Movie searches were more muted this year, especially with the closures of cinemas in many countries due to Covid-19. Award-winning South Korean film Parasite became the clear winner in search trends, possibly due to Western audiences needing more context about the premise of the film set in an unfamiliar culture.

Singaporeans are perhaps more appreciative of South Korean culture. Our top two TV searches were “Crash Landing on You” and “Itaewon Class”.


Celebrities


Photo Credit: Parade.com

Media personalities experienced a waning influence this year. At a time when real world problems became so soberingly big, celebrity culture understandably took a step backwards in importance. Hollywood stars were met with scorn as they attempted to resonate with the common people, and there was a notable backlash against their expressions of understanding and calls for unity from their sheltered lives and luxury mansions.

However, in a year of much loss and suffering, the world still mourned deeply for the passing of some celebrities, particularly those who were still relatively young. There were huge spikes in searches concerning Kobe Bryant, Naya Rivera, and Chadwick Boseman, who all tragically passed away this year.

Affection was also retained for stars who exude genuine sincerity and approachability. Tom Hanks, much beloved for being down-to-earth, caused great anxiety among netizens when it was reported that he and his wife had contracted the coronavirus. He entered the top 5 searches for people in 2020.

On the other hand, trending Singaporean personalities for 2020 is a category that really shouldn’t fit under a “celebrities” header. Step forth, our most searched-for person: Sengkang MP Jamus Lim. The LSE and Harvard alumnus may have warmed the cockles of our heart during the election season that saw his team capture Sengkang GRC for the Workers’ Party, but he isn’t the only politician that Singaporeans looked up on Google. Indeed, the vast majority of our trending personalities consisted of politicians (or would-be politician, in the case of Ivan Lim). Even Deputy Prime Minister Heng Swee Keat made it into the top 10. Perhaps this was all part of his East Coast plan.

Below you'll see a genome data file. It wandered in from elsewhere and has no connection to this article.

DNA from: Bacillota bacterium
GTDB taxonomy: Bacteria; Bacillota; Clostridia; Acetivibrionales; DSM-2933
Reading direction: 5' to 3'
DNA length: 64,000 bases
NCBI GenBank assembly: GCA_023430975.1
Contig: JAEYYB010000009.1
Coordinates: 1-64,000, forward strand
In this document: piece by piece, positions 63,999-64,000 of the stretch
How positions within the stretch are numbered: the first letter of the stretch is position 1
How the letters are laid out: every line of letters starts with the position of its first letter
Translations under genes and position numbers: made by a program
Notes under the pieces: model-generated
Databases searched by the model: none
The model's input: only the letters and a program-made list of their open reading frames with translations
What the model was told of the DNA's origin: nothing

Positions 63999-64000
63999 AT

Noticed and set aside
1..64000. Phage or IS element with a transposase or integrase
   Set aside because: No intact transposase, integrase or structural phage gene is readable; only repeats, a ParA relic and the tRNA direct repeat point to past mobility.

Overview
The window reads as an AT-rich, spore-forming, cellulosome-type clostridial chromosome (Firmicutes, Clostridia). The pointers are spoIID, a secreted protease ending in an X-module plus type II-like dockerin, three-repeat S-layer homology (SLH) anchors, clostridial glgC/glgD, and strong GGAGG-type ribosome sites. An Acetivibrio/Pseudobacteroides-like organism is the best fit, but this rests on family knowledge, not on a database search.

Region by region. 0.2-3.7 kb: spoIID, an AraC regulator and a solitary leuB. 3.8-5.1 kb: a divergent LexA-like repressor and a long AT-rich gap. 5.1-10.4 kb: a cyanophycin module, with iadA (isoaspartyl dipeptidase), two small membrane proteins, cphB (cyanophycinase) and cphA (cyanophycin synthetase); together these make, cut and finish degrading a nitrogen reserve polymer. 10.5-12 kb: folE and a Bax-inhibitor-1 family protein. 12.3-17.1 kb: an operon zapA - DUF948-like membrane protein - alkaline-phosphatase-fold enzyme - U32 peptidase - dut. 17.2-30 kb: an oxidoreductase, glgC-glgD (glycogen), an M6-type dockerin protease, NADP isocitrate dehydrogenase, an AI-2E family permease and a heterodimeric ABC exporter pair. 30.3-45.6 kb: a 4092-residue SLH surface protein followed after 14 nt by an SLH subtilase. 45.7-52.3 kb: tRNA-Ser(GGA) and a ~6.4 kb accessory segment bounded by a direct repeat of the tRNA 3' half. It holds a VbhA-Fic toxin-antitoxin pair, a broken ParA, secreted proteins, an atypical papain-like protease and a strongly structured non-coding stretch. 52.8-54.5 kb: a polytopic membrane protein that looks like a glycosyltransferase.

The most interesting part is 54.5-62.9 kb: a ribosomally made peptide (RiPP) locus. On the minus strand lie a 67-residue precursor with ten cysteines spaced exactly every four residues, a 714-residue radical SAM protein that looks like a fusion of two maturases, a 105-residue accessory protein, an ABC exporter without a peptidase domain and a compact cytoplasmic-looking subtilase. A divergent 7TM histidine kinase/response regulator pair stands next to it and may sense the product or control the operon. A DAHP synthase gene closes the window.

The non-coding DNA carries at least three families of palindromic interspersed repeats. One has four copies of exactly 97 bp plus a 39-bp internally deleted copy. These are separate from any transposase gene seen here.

The only exception to the political consociation? Dee Kosh, a Singaporean YouTuber and internet personality. It is not difficult to surmise why Singaporeans have been so curious about him; we all love a good scandal. And claims that he has sexually harassed at least five young men are as scandalous as they come, especially for someone who was previously exceedingly outspoken about the alleged sexual improprieties of other internet celebrities.


Global politics


Photo Credit: Al Jazeera

If Singaporeans could be said to have paid a lot of attention to our politicians this election year, that is still nothing compared to the worldwide attention that the US elections received. “US Elections 2020” and “election results” received top global search rankings, as did “Joe Biden”. Presumably everyone in the world is already familiar with Donald Trump by now. Vice-President-elect Kamala Harris also performed moderately well in the search rankings.

Another world leader that was looked up a lot on Google was Kim Jong Un. Back in April, the North Korean dictator disappeared for more than a fortnight amidst rumours that he was in ill health, prompting people to wonder if he had passed away. He has since resurfaced and has even cried on national TV, which must go down as some sort of milestone in his personal development.


A year like no other

Vaccines for the coronavirus have been developed and are now being distributed. Locally, Singaporeans are now looking forward to Phase 3 and the further opening up of restriction measures. There is great optimism that the world will soon move on from this global pandemic. If so, then 2020 will be a unique year that hopefully the world will not have to experience again. The trending Google searches in 2021 should be vastly different.